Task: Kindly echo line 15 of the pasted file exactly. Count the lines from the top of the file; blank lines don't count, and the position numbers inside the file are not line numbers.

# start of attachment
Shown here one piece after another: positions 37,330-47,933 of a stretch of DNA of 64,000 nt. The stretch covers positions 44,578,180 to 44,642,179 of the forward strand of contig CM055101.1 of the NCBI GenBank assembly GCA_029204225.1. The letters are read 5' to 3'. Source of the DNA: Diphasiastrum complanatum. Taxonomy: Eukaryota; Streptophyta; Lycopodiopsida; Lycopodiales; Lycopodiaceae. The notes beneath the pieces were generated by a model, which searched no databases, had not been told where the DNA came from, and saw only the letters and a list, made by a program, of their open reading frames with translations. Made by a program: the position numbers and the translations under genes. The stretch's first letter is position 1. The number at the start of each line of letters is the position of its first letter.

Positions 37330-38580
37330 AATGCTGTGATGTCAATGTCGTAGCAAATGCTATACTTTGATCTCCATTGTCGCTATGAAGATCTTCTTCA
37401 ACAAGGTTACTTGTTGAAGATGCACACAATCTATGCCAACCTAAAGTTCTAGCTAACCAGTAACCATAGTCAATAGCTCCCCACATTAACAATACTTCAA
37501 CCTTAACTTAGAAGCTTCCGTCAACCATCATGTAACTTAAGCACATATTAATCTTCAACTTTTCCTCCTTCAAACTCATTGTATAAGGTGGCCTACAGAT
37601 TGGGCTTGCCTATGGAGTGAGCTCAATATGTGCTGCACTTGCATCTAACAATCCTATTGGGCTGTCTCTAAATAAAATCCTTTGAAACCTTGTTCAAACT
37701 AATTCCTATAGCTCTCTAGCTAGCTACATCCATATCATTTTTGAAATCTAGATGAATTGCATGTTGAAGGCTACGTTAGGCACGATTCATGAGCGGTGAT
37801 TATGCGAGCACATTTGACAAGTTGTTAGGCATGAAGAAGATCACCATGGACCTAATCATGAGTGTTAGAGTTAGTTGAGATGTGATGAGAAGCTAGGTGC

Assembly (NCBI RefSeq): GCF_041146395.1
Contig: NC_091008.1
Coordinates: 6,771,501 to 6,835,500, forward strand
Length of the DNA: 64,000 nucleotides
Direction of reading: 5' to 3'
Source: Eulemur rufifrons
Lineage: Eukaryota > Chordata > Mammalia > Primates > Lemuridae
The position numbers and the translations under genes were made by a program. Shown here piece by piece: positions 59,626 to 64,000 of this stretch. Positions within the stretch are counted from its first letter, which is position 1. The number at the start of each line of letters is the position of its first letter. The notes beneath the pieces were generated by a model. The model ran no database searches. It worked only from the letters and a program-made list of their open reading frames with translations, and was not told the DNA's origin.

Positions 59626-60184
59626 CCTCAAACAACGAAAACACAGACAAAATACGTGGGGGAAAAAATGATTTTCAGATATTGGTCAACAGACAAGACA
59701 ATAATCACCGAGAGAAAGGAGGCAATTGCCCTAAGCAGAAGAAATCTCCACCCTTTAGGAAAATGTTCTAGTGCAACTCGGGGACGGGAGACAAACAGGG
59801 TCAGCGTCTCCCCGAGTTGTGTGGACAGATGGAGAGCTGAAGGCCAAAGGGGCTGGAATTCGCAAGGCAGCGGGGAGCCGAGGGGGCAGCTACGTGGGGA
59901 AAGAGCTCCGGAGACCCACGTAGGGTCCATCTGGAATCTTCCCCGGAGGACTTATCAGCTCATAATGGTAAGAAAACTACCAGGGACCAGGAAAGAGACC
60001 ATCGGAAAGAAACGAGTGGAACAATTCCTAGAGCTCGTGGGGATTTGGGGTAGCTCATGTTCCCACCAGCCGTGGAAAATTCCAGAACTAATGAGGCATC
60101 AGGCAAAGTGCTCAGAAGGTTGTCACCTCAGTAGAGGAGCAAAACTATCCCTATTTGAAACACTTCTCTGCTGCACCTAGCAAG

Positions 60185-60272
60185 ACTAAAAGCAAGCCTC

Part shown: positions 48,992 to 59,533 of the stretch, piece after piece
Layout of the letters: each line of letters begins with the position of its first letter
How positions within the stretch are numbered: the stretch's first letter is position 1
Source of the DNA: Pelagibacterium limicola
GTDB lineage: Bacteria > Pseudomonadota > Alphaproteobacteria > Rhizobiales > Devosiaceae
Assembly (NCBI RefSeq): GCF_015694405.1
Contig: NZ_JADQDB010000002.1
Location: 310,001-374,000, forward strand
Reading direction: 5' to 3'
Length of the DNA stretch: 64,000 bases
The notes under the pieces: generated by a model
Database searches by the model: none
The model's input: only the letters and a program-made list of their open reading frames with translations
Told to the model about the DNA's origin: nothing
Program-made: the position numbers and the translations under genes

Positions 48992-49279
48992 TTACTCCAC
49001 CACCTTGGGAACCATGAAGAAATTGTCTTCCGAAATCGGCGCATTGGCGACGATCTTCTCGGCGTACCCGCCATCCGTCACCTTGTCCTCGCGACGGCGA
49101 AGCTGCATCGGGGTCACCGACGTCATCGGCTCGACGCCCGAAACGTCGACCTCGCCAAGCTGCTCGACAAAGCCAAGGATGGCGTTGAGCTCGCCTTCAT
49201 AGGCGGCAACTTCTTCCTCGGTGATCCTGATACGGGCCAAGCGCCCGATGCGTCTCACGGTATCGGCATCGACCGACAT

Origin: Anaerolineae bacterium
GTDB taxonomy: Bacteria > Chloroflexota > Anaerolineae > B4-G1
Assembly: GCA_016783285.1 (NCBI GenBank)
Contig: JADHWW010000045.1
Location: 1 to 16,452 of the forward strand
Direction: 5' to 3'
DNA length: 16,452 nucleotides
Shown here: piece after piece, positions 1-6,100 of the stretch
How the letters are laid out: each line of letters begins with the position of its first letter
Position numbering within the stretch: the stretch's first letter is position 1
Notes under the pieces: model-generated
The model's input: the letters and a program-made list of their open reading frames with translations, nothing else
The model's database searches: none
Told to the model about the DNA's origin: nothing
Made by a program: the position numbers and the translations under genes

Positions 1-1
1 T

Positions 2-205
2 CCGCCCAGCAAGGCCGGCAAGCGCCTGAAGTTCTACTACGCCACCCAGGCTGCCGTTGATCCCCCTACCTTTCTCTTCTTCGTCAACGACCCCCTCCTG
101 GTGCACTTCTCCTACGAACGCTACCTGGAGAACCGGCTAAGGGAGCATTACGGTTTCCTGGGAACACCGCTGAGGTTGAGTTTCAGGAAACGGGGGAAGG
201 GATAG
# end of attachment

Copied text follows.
Lineage: Eukaryota > Chordata > Mammalia > Primates > Lemuridae